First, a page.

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Little Sodbury Manor


Little Sodbury Manor is a garden on a 15th-century site. There are a number of gardens, including a formal garden and a sunken garden. There are also ponds, a kitchen garden, bowling green and many mature trees.

A long drive leads to the house from the north. Access to the garden is via a small door on the west side of the house, leading to a large grassed terrace with flowerbeds edging the house. This was once the courtyard. There is a drive leading out to the south.

Flights of stone steps lead down to two further grassed terraces, divided by dense bow hedges and stone walls. Two finials from the tower or buttresses of St. Adelaide's church stand on pillars on either side of the first flight. There are other decorative pieces and a statue on the terraces, all of concrete and fairly modern.

Below the terraces is the Tudor bowling green, which is entered via a stone gateway on the south side. The two flights of steps leading up to the lower terrace are overgrown.

The enclosed area to the south of the bowling green was the kitchen garden, but is now planted with trees including mulberry and medlar. A hazel hedge runs along the north wall, forming a covered walk. The new kitchen garden is a smaller area to the south of this.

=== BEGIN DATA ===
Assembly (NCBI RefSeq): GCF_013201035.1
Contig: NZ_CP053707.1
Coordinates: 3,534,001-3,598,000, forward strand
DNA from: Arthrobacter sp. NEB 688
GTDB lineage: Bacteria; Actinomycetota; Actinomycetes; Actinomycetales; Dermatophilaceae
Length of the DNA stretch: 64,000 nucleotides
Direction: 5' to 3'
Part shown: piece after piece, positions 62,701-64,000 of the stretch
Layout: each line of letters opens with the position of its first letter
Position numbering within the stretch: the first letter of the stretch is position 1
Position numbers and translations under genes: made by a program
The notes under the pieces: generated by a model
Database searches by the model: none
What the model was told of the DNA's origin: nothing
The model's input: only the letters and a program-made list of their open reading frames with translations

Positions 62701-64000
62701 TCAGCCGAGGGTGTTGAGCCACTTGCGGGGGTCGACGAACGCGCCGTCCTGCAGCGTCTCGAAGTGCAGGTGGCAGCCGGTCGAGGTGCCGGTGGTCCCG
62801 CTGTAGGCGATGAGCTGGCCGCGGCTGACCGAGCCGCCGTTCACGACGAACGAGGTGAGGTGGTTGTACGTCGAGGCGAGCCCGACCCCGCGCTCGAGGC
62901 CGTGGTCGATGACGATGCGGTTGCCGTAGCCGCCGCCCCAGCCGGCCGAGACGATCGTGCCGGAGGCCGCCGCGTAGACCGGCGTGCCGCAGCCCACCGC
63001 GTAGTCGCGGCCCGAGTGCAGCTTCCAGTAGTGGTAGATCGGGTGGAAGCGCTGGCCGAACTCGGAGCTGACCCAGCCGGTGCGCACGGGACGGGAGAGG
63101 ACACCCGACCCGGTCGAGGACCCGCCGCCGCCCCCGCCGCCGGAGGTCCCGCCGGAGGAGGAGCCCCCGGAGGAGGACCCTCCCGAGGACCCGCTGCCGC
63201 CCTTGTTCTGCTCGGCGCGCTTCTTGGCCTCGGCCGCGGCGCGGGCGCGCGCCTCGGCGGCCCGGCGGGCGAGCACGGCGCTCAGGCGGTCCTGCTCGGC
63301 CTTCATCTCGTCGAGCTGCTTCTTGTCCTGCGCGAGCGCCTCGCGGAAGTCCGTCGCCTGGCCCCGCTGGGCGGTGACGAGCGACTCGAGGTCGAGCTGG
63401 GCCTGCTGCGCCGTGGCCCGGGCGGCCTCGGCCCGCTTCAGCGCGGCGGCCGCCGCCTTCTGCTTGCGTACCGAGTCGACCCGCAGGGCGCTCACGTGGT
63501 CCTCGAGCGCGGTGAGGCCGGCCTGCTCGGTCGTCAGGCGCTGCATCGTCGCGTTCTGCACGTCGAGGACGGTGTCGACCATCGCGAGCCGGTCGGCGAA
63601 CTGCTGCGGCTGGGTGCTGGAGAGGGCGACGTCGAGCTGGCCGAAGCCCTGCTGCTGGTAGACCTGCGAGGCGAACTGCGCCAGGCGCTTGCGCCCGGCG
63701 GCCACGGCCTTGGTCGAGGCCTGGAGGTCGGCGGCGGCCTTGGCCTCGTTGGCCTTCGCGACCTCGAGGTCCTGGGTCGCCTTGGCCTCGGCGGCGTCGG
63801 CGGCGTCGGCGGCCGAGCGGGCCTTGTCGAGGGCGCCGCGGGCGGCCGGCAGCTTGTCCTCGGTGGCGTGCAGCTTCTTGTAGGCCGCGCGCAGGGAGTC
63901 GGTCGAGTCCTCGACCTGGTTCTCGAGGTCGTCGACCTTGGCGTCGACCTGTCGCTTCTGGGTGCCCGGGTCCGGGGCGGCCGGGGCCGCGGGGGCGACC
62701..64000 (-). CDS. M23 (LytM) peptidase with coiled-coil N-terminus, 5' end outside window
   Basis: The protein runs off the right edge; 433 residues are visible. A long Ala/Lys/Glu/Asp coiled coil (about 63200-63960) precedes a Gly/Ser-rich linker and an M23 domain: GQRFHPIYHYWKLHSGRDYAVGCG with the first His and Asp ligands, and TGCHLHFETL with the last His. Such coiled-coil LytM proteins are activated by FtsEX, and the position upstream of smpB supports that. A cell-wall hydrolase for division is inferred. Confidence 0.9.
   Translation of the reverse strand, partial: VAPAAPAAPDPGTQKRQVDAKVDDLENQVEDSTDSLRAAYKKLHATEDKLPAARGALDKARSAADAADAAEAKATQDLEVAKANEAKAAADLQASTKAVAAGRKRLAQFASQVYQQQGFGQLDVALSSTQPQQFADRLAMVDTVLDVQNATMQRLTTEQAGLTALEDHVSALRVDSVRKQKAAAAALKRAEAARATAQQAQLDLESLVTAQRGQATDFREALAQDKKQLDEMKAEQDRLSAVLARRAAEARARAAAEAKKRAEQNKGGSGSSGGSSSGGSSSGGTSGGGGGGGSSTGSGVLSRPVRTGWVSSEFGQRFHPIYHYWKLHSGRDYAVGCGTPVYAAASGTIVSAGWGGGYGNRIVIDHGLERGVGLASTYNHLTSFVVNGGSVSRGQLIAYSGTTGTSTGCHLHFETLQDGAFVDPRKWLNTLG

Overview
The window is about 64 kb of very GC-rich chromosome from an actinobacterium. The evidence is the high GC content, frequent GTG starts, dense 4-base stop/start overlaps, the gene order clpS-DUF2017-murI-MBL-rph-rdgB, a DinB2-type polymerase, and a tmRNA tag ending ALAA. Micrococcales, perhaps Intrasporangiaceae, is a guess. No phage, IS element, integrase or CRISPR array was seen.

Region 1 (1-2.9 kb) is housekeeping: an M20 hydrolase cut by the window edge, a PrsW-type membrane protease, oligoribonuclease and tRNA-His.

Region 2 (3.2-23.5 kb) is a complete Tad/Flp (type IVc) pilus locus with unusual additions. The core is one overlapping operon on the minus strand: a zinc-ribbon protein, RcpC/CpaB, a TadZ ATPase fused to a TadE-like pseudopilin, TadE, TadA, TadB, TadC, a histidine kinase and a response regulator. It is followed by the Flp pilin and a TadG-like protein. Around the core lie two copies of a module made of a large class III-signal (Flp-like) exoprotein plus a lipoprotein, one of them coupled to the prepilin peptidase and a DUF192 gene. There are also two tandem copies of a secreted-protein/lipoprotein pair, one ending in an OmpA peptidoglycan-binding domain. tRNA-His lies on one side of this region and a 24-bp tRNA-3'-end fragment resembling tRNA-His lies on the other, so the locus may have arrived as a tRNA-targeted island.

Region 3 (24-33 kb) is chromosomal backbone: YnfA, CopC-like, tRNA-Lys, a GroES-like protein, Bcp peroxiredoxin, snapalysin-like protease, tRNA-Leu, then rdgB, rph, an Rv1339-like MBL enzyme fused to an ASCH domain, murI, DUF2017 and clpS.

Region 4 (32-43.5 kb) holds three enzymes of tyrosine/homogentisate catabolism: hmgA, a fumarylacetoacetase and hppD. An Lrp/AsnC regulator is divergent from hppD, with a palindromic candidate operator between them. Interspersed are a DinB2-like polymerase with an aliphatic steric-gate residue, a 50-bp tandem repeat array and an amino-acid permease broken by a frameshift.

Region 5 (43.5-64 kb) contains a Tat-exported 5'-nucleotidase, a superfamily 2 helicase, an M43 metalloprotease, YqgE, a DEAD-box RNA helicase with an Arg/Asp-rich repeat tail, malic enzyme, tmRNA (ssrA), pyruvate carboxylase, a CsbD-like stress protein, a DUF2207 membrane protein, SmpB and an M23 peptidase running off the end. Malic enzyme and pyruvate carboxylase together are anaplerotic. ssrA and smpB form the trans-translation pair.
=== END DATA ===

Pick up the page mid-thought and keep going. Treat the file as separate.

The whole of the rest of the garden is grassed and planted with a wide variety of trees, including Scots pine, birch, copper hazel, blue cedar and handkerchief trees. There are also many bushes and shrubs.

The ponds in the far north-west corner of the garden are completely overgrown. The largest pond still exists, although it is in need of renovation. The owners are concerned not to disturb the wild flowers, including flags and snakeshead fritillaries, by their improvements.

The garden has been undergoing extensive renovation since 1985, when the present owners took over occupation. Most of the planting has been done in the last 20 years, and many unusual trees and shrubs have been added recently.

Visitor Access, Directions & Contacts


The Harford Family

Little Sodbury Manor, BS17 6QA

Little Sodbury was inhabited as a Bronze Age settlement. Embankments remain further up and down the hill on both sides of the manor. Mounds have obviously been levelled in creating the gardens.

The first known house on the site was built in the 1420s by the Stanshaw family, their Great Hall being retained as part of the present house. The site was then approached via a gatehouse to the south.

The property passed to Richard Foster, and from him in 1492 to his son-in-law, John Walsh, who carried out major building works including the building of the Church of St. Adelaine and the creation of the wing to the north-west of the Great Hall. The bowling green was also built around this time. His son, Sir John Walsh, added the large wing with an oriel window to the south of the hall. From 1521 to 1523, Sir John employed William Tyndale, translator of the Bible into English, as chaplain and tutor to his children.

The Walsh family continued in ownership until 1608, when the manor was sold to Thomas Stephens, Attorney General to the King. His son Edward built a new staircase and demolished the gatehouse and outbuildings to the south.